When applying for U.S. citizenship, you must meet many criteria and jump through several hoops before you will be granted citizenship. However, with these many requirements come almost as many possible exceptions to the rules. Certain applicants may be exempt from various steps in the naturalization process.
Many U.S. citizenship application exemptions are related to an applicant’s relationship to a U.S. citizen, their age, or a disability. However, these are not the only things that can lead to exceptions to the regulations being made. Discovering that you qualify for an exemption could save you time and money.
Spouses and Children of U.S. Citizens
Spouses and children of U.S. citizens may be eligible for several exceptions to the standard rules for U.S. citizenship applicants. Most people must wait five years after becoming a permanent resident of the United States before they can apply for citizenship. However, for those married to U.S. citizens, the naturalization process can begin after only three years.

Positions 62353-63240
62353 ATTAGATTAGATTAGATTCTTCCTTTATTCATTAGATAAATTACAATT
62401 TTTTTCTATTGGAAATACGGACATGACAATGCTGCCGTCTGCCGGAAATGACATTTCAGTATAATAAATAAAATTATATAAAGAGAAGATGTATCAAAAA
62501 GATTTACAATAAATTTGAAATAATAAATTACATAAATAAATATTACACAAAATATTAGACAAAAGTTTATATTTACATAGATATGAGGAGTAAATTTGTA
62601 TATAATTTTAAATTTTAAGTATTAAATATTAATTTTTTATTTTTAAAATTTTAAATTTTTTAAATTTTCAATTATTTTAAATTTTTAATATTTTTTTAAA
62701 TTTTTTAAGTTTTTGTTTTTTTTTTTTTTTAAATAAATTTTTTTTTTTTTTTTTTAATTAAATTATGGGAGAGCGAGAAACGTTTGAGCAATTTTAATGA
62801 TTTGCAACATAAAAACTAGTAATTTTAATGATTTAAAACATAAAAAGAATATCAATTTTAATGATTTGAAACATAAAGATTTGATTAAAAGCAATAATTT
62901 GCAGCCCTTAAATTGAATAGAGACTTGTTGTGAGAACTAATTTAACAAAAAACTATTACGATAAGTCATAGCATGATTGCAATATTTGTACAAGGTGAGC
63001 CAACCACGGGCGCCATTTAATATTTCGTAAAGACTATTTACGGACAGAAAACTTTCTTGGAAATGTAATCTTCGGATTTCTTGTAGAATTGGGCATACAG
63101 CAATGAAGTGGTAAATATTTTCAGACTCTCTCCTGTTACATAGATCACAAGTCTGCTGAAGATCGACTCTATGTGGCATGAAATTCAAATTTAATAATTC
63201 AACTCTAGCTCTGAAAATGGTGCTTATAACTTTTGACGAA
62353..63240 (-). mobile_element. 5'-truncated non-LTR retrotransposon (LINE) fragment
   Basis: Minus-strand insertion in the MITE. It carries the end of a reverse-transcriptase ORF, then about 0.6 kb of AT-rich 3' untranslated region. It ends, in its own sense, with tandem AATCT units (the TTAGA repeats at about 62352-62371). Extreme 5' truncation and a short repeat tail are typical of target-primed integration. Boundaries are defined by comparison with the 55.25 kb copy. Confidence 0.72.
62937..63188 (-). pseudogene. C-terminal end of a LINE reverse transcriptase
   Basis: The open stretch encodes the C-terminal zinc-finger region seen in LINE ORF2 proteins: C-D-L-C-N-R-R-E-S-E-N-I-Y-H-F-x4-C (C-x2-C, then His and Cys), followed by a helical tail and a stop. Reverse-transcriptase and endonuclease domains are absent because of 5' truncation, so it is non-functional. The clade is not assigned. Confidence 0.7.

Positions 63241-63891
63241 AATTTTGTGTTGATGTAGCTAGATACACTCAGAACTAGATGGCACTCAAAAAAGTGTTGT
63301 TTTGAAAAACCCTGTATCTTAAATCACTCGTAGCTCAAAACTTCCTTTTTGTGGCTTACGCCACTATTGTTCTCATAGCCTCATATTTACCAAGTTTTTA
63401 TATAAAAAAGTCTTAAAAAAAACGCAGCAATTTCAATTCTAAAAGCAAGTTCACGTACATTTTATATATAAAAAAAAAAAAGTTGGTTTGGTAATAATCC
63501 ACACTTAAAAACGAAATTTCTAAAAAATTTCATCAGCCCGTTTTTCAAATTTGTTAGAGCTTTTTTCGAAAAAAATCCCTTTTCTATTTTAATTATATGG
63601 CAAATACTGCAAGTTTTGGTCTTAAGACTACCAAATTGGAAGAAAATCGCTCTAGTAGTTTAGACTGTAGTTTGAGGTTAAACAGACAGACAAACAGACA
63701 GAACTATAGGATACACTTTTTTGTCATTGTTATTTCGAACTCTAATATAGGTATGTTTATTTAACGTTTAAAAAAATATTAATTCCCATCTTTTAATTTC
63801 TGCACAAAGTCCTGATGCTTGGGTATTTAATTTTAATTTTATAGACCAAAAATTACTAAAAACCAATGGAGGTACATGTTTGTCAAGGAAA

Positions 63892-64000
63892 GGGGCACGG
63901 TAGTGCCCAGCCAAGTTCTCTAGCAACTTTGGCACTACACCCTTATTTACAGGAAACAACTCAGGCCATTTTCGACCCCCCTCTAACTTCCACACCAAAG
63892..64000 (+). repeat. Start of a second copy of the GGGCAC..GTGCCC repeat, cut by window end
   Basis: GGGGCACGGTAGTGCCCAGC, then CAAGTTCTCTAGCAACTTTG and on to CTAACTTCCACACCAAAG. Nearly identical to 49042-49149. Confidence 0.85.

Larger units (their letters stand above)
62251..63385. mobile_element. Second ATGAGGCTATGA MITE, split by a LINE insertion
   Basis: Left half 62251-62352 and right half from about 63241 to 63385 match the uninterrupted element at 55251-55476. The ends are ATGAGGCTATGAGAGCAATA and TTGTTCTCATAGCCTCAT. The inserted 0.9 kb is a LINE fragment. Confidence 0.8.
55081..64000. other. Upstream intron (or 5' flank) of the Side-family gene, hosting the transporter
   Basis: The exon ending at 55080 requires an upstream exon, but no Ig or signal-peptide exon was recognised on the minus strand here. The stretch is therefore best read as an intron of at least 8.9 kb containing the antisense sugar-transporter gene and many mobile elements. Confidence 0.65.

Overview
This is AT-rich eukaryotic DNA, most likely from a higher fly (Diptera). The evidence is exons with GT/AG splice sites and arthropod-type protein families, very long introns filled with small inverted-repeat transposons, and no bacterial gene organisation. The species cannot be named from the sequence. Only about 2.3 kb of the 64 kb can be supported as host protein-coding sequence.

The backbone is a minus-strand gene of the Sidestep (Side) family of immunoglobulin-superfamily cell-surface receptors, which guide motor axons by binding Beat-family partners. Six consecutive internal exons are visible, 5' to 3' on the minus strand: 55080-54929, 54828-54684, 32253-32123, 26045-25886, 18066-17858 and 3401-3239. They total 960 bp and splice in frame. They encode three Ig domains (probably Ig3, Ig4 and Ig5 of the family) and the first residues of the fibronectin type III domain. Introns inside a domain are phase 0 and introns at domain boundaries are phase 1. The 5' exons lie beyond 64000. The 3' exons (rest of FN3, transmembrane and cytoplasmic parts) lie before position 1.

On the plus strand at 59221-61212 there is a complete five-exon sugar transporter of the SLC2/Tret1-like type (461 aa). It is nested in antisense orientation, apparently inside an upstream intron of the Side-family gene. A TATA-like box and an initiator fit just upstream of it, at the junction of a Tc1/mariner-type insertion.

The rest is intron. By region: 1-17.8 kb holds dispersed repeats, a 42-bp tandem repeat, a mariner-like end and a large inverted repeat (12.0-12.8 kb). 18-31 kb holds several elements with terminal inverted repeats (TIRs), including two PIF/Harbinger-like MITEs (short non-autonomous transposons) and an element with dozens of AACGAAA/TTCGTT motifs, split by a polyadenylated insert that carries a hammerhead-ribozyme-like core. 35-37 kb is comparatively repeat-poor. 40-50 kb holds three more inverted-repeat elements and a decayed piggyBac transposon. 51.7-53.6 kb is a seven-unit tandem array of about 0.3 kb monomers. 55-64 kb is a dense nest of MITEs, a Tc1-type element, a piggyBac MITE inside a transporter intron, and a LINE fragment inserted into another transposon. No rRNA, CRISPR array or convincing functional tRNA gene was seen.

It is important to note that there are more requirements for this exemption. For one, the applicant must have been in a valid marital relationship with the same spouse for at least three years. Additionally, the U.S. citizen spouse must have held that status the whole time. Finally, the applicant must meet all other requirements for naturalization.
Foreign-born children of U.S. citizens will automatically obtain citizenship through their parents at birth. However, parents must file Form N-600: Application for Certificate of Citizenship to obtain proof of their child’s status. The same holds for adopted foreign-born children once the adoption process is complete.
See Also: The complete information of Certificate of Citizenship.
Military Service Members and Their Families